7. Manhunter (Michael Mann)
Michael Mann’s Manhunter was the first screen appearance by Hannibal Lector – here embodied in one unforgettable scene by Brian Cox. Yet, Manhunter is much more than simply a curiosity item for people who want to see someone other than Anthony Hopkins play the famed cannibal. It is a great thriller in its own right. William Peterson gives an excellent performance as Graham, the FBI agent who arrested Lector the first time, and was almost killed in the process. He is drawn back into the fold when a family annihilator, Francis Dollarhyde (Tom Noonan) starts killing people. Peterson is really the center of the movie, and he does an excellent job in the lead role, as the brilliant, yet now somewhat hesitant Graham. Noonan is tremendously creepy as Dollarhyde, and the cast also includes great work by Joan Allen, as the blind woman that Dollarhyde befriends. The film is an intense thriller, assembled brilliantly by Mann, and shot by the great Dante Spinotti to maximum effect. The climax, scored to In a Gada da Vida, is a classic of the genre. Overall, I think the cheesy score hurt the movie a little bit – but not much. Yes, Brent Ratner remade this film by its original title, Red Dragon, years later with Hopkins in an expanded role as Lector. But as Mann stated when he was told that Ratner said that his version was better than Mann’s “He must be mistaken”.

6. Aliens (James Cameron)
James Cameron did not set out to simply repeat the success of the Ridley Scott original film when he made a sequel to Alien – he essentially set out to change things. The original movie was a horror film in the grand old tradition where you have a monster stalking a group of people who are trapped, picking them off one by one. While Aliens certainly has horror movie elements, it is more a balls to the walls action film – what that starts early on with the intensity and never lets up. While I prefer Scott’s films, there is no denying that Cameron’s is one of the best the genre produced in the 1980s. Sigourney Weaver goes from “survivor girl” in the original film, to a kick ass action star here – and the transformation is seamless and believable. The rest of the cast is fine, but the fact remains that the movie rests on the shoulders of Weaver, and Cameron’s special effects – which are better than the original film, given the higher budget. The film is gritty and intense from beginning to end – and just maybe Cameron’s best film.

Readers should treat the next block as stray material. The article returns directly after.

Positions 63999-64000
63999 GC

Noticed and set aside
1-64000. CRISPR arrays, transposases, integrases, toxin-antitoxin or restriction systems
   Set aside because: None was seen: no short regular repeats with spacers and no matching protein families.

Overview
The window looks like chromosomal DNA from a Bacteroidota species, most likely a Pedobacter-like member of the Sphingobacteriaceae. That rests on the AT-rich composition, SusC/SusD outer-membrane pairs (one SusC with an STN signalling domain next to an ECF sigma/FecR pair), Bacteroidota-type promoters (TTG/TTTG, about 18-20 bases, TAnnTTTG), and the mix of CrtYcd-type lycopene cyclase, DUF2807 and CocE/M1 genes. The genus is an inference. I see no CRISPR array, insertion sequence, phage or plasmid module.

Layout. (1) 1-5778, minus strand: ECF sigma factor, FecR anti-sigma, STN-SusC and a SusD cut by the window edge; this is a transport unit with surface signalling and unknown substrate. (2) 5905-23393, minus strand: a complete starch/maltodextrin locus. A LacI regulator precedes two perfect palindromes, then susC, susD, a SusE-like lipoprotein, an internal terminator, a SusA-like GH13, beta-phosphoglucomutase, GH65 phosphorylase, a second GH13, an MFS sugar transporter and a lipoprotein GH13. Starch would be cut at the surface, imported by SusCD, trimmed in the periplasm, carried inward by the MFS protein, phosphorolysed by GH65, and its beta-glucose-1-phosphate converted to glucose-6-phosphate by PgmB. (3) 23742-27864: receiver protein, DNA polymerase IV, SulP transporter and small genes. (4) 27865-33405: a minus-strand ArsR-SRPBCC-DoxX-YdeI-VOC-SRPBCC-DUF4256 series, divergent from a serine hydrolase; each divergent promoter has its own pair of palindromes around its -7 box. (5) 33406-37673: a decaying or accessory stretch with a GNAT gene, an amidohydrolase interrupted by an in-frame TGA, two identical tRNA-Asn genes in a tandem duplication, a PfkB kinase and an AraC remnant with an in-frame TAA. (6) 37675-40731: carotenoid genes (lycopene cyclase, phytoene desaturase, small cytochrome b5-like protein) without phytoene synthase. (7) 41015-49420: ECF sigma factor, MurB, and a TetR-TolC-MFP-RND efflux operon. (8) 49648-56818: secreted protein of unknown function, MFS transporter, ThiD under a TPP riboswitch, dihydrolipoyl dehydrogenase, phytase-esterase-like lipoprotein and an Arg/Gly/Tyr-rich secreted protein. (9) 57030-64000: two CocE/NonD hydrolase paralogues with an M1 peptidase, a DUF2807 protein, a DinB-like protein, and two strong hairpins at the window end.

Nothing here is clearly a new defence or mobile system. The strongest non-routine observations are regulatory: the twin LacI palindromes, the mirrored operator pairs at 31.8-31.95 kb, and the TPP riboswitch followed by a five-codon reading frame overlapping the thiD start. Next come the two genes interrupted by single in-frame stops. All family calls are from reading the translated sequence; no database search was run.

5. Sid and Nancy (Alex Cox)
Sid and Nancy may just be the best movie ever about the life of a rock star. Gary Oldman gives an electrifying performance as Sid Vicious, the bass player for the Sex Pistols, who had little discernible talent, but had the right attitude. And Chloe Webb is every bit his equal as his girlfriend Nancy Spungen. The film opens with Vicious being arrested for Spungen’s murder, but then flashes back to show how the couple got to where they were. The film is full of sound and fury all the way through, but amazingly, Cox is able to tell his story in a coherent fashion. The film is built on the amazing lead performances, and they are amazing – there is never a moment of doubt watching them that they are who they are. Oldman plays Vicious as a naïve kid – someone who achieved great fame at the age of the 17, and never really recovered. Who was Sid Vicious really? I doubt he even knew, because at the time when most of us are figuring that out, he had already descended into his heroin addiction. Webb makes Spungen the more grounded of the two – the more ambitious. She mothers Vicious, because that’s what he needed, and also what she needed. But soon, she is as far gone as Sid is, and there is no turning back. Did Vicious kill Spungen? Does it matter? They were so strung out at the time, who knows what happened in that hotel room. And just a few months later Vicious was dead. Sid and Nancy tells their story in unblinking detail – it is the story of two lives completely wasted.